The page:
254448 Hybrid Membrane Cryogenic Process for Post-Combustion CO2 Capture

Friday, November 2, 2012: 9:10 AM
401 (Convention Center )
Bouchra Belaissaoui, UPR 3349 CNRS, LRGP, Nancy, France, Yann Le Moullec, Department of Fluid Fynamics, Power Generation and Environment, EDF R&D, Chatou, France, David Willson, Stanbridge Capital, New York and Eric Favre, Laboratoire Réactions et Génie des Procédés LRGP (UPR 3349 CNRS), Nancy Université, Nancy F-54001, France

In Post-Combustion Carbon Capture and Storage (CCS) technology, the main challenge is the reduction of the energy requirement for the capture step.

Different capture processes have been investigated in the literature, such as absorption, adsorption, cryogenic and membrane separation. Among these processes, cryogenic separation is known to be energy efficient once a concentrated CO2 flue gas is treated (approximately > 40%). Moreover, membrane separation has been shown to offer attractive performances when a moderate purity in the permeate is desired. This suggests that a synergy between the two processes could occur leading to a minimal overall energy requirement.

The aim of this work is to evaluate, through a simulation study, the potential for a hybrid process combining membrane and cryogenic separation to achieve efficient Carbon capture. The hybrid process combines a first step CO2 pre-concentration with a membrane unit and a second step CO2 cryogenic concentration.

Because large range of CO2 content in the flue gas can be found in post-combustion capture, the impact of CO2 feed content (in the range 5-30%) has been analysed in this study. Moreover, in order to explore the potential interest of improved membrane materials on the energy requirement of the hybrid process, a hypothetical membrane showing a CO2/N2 selectivity of 100 and available membrane selectivity of 50 has been simulated for this purpose. Furthermore, two compression strategies:  (i) Vacuum Pumping, and (ii) Feed Compression with Energy Recovery System (ERS) have been investigated and the corresponding process performance in term of energy requirement and membrane surface area are evaluated and compared.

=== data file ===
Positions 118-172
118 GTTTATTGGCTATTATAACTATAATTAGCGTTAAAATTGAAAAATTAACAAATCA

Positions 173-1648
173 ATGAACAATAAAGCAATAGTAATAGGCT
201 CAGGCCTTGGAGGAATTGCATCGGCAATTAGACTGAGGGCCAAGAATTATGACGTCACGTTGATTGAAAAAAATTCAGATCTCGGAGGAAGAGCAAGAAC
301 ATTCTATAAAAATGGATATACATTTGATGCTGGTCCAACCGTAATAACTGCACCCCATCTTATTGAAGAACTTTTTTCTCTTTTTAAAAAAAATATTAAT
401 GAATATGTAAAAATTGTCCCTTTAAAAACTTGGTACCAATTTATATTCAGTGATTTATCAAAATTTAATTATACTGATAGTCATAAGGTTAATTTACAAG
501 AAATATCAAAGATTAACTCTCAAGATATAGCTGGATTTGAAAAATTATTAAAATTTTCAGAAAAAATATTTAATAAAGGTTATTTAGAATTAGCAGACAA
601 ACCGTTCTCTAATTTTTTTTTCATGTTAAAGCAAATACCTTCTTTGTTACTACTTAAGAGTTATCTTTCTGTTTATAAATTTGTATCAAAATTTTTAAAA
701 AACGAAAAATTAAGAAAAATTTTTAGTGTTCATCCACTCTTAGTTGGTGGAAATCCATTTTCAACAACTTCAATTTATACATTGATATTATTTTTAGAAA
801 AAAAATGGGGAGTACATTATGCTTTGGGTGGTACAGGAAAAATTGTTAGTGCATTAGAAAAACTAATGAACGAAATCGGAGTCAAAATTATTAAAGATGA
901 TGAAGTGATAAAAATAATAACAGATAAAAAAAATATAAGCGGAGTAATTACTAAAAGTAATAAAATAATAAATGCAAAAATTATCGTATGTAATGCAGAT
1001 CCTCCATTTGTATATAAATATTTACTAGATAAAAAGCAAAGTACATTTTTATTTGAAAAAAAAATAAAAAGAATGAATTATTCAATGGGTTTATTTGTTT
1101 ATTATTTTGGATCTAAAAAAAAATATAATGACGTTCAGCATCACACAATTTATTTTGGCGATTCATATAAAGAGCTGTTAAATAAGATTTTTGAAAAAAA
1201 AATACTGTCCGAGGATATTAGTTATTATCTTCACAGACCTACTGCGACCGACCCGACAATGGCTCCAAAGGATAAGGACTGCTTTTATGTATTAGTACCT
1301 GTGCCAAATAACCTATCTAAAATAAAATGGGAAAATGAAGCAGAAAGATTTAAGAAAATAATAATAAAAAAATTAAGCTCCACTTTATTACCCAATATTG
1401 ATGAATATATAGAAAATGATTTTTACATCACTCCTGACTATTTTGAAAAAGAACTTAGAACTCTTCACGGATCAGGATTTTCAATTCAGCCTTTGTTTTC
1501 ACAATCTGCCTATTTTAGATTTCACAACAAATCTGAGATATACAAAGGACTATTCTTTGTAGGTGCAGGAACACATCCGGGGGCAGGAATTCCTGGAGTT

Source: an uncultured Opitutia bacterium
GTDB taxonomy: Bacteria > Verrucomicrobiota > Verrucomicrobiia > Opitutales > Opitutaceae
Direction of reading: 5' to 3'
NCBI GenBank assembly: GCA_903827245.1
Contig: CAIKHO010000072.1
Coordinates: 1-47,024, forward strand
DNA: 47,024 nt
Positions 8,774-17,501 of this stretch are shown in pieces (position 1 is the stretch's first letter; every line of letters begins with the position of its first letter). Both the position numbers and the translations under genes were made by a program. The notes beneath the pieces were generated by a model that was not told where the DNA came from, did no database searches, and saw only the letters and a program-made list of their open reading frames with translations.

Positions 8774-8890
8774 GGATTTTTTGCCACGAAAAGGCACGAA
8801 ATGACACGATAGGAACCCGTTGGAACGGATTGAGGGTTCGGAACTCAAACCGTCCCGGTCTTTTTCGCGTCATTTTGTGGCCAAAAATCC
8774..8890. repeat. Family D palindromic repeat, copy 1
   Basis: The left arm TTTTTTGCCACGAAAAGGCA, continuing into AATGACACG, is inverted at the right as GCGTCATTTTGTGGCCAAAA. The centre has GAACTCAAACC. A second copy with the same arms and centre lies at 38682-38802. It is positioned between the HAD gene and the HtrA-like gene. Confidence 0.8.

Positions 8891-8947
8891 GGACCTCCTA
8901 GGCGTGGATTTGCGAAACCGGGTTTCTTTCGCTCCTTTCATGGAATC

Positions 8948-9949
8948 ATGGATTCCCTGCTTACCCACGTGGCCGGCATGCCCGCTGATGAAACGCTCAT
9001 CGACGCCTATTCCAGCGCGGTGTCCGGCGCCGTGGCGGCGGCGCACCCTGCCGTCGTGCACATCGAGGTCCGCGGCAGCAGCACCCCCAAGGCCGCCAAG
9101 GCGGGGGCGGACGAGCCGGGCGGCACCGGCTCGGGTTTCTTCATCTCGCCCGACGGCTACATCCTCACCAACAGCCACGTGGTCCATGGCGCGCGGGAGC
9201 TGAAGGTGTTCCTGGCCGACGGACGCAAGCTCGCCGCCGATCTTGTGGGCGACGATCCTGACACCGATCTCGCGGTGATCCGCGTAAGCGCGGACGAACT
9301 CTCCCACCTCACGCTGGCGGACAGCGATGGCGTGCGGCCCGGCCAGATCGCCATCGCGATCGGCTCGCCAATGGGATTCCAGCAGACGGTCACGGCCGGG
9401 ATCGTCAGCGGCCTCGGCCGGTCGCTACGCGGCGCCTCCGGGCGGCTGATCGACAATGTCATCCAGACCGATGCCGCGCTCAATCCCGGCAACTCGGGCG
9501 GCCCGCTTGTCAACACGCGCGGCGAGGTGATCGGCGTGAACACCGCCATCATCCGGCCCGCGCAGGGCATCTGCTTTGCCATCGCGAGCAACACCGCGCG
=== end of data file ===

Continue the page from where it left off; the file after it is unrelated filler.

It is shown that for CO2 feed concentration ranging between 15 and 30% (corresponding to large proportion of emission sources), the hybrid process shows a reduced energy requirement compared to the reference technology, namely, chemical absorption in MEA. Compared to standalone cryogenic approach, the hybrid process effectively improves the energy efficiency when diluted (i.e. < 30%) CO2 inlet concentrations have to be treated. The percentage energy decrease increases significantly for lower inlet CO2 mole fractions.

From the membrane material point of view, an improved selectivity (100 in place of 50) does not offer significant benefit in term of energy requirement while the membrane surface area increases. Thus, in this hybrid process, available membranes of selectivity of 50 seem to be appropriate. Moreover, the use of feed compression with Energy Recovery System (ERS) in the membrane module shows close energy requirement comparing to vacuum pumping option, while the membrane surface area is significantly decreased.


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See more of this Session: Separations Needs for CO2 Capture II
See more of this Group/Topical: Separations Division